Updated June 21, 2019 by Christopher Thomas

The 7 Best Inline Liquid Flow Meters

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This wiki has been updated 11 times since it was first published in January of 2019. Whether you're a frugal homeowner concerned with your lawn sprinkler's water usage or a professional technician monitoring a treatment system, an accurate inline flow meter can be a valuable tool. From basic models to complex instruments capable of measuring speed, viscosity, and pressure, we've selected a variety of choices to ensure that you find the best option for any project. When users buy our independently chosen editorial selections, we may earn commissions to help fund the Wiki. If you'd like to contribute your own research to the Wiki, please get started by reviewing this introductory video.

1. Fill-Rite TT10AN

2. Fill-Rite 820

3. DAE AS130U-50

Editor's Notes

June 11, 2019:

Received letter from Russel R. Miller, from the law firm RohrbachersCron, in Ohio, an attorney representing H2Flow, Inc. Letter demanded that "...all references to our client and its product, including the blacklisting, immediately be deleted from your website and that there be no other references to the circumstances."

Background: We had removed H2Flow's FloVis 2 after the manufacturer threatened legal action against Ezvid Wiki over our review of their product on this page. At the same time, we made an internal note to bar the inclusion of any H2Flow Controls products from future rankings on this website, due to H2Flow's repeated threats of litigation over our review of their product.

June 01, 2019:

By definition, flow meters measure the flow rate of a liquid, and "inline" versions are installed as part of the pipeline itself, allowing the fluid being measured to pass directly through the instrument. This practical construction makes them both accurate and affordable, resulting in a tool with a large variety of useful applications.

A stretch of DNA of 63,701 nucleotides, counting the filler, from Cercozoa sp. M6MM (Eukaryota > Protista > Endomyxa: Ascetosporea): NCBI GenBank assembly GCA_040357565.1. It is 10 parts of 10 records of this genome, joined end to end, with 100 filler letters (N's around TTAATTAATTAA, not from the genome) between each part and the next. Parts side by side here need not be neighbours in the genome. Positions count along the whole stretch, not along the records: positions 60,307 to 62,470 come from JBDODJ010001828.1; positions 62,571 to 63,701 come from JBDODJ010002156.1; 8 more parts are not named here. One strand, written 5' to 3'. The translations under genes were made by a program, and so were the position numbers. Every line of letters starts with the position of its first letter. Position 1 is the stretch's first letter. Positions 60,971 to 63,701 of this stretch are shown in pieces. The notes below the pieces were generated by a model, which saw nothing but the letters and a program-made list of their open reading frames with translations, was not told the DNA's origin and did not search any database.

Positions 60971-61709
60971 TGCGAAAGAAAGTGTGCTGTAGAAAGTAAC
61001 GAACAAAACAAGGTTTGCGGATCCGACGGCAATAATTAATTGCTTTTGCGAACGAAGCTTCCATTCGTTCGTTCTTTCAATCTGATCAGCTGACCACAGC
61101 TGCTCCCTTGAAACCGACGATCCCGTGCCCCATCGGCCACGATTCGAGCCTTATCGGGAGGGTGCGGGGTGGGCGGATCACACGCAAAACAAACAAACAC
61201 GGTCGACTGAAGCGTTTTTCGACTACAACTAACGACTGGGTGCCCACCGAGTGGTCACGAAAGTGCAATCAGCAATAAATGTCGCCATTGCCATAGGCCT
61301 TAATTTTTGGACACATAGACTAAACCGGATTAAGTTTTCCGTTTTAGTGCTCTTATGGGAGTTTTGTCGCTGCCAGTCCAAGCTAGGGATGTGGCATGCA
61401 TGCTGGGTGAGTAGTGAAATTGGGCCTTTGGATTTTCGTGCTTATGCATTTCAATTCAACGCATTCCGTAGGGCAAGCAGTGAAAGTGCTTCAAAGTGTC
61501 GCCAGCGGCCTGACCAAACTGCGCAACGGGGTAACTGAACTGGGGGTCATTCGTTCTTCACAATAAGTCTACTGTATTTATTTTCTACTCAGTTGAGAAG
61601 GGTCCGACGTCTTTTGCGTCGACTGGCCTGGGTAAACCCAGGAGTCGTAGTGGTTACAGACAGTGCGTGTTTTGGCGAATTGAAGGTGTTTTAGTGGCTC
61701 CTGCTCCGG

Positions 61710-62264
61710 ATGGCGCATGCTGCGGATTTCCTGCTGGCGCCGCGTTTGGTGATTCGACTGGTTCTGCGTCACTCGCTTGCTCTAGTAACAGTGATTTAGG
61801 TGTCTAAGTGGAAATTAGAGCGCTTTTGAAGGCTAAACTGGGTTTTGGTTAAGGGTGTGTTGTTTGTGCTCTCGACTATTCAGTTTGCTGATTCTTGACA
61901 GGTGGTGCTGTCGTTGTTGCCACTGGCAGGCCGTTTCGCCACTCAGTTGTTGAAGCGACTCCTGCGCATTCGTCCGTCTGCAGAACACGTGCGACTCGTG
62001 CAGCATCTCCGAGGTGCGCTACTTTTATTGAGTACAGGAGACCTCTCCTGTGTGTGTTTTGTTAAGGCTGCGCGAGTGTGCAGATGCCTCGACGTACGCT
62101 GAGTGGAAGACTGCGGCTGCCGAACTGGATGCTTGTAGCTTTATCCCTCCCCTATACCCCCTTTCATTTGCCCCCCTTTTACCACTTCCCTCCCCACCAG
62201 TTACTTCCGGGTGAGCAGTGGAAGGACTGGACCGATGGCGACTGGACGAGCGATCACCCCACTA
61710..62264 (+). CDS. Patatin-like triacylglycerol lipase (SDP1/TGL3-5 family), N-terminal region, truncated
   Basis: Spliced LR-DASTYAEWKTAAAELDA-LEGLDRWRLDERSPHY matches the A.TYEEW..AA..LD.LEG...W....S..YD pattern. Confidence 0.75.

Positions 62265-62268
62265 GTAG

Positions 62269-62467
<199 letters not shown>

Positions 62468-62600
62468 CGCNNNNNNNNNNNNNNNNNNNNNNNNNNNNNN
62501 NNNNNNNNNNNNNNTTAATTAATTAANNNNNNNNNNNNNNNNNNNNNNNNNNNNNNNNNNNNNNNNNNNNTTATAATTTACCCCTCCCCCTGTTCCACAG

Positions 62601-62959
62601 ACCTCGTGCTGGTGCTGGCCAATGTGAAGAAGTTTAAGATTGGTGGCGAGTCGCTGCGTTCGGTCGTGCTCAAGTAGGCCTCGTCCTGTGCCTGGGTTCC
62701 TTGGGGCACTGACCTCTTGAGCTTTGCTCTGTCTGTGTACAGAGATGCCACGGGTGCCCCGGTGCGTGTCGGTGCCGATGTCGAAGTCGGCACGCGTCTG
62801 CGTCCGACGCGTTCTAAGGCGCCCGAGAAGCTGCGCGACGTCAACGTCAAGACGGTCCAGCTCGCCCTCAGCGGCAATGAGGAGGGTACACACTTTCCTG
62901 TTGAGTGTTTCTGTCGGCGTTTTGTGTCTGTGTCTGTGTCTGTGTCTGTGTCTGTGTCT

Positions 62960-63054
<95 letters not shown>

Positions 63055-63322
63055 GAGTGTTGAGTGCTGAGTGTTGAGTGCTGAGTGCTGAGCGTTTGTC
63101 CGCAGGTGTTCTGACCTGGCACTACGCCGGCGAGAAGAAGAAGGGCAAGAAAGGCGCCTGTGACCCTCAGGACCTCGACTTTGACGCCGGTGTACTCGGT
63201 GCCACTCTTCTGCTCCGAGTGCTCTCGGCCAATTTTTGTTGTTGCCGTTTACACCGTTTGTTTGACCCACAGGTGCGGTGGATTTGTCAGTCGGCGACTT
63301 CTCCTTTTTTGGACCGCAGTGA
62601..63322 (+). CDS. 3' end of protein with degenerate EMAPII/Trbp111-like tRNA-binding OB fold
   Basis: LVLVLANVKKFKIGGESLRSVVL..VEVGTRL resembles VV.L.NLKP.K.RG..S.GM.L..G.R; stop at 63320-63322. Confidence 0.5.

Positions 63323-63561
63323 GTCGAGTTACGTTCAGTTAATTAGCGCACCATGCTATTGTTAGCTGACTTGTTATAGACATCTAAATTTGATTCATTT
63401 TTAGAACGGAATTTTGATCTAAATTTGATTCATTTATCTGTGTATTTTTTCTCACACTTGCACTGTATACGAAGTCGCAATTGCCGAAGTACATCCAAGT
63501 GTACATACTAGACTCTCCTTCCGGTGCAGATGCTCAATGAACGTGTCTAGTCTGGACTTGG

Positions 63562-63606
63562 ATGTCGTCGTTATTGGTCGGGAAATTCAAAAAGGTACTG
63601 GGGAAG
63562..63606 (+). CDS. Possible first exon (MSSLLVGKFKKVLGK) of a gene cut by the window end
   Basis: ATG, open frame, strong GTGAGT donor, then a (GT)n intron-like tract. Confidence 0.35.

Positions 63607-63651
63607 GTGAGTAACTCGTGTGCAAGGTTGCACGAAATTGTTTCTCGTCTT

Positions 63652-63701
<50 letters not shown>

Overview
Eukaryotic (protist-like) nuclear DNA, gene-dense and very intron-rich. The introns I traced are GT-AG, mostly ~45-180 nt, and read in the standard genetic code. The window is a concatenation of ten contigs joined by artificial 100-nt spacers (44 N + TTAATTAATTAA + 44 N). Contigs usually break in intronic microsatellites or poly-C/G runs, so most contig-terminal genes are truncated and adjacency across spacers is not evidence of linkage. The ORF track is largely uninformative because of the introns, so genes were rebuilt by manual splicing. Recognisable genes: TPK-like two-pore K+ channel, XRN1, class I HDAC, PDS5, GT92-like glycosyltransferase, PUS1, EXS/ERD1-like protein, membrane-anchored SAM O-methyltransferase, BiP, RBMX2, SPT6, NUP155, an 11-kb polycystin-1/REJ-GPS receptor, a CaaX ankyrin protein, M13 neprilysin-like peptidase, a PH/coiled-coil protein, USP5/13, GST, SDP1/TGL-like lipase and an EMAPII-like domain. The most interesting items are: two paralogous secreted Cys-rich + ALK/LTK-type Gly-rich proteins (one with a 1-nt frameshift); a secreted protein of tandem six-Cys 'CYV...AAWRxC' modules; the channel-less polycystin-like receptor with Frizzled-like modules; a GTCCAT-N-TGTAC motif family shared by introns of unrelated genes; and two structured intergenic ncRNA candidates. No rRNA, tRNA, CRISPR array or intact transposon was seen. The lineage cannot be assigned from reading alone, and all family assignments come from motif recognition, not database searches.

When it comes to selecting the best option for you, it all depends on what your needs are.

If you're a landlord who just wants to monitor your tenant's water usage, durability would be your top priority. In addition to discouraging tampering, a heavy-duty meter will be able to stand up to potentially damaging environments, like a cluttered basement or an outdoor setup (especially if you'll only be checking on it once a month). The solid brass body and analog ticker mechanism of the "DAE AS130U" would be a perfect fit, as opposed to less sturdy digital options that would probably be too fragile.

That said, digital displays are absolutely necessary when it comes to any job that relies heavily on precision. Whether you're calculating diesel fuel sales or using a sensitive water treatment machine, even a small miscalibration error can end up becoming a costly mistake over time. Electronic meters like the "GPI 113255-1" are also the only models capable of adjusting their calibration settings, making them an obvious choice for someone looking to monitor different types of fluids.

If cumulative data isn't what you need, and you just want a meter that can simply indicate the presence of flow and/or give you an approximate idea of its rate, then a low-tech option like the "Uxcell a111" is going to cover your bases pretty well.

And finally, if you're monitoring a larger operation like a water treatment system that is highly dependent on both accurate readings and the ability to stand up to high PSI, the "GPI Turbine 2" could be worth the price tag. It might not be able to monitor the lower flow rates that the other options can, but as long as it's matched with the appropriately sized job, that shouldn't be too much of an issue.

4. Uxcell a111

5. GPI 113255-1

6. Digiten G

7. GPI Turbine 2


Christopher Thomas
Last updated on June 21, 2019 by Christopher Thomas

Building PCs, remodeling, and cooking since he was young, quasi-renowned trumpeter Christopher Thomas traveled the USA performing at and organizing shows from an early age. His work experiences led him to open a catering company, eventually becoming a sous chef in several fine LA restaurants. He enjoys all sorts of barely necessary gadgets, specialty computing, cutting-edge video games, and modern social policy. He has given talks on debunking pseudoscience, the Dunning-Kruger effect, culinary technique, and traveling. After two decades of product and market research, Chris has a keen sense of what people want to know and how to explain it clearly. He delights in parsing complex subjects for anyone who will listen -- because teaching is the best way to ensure that you understand things yourself.


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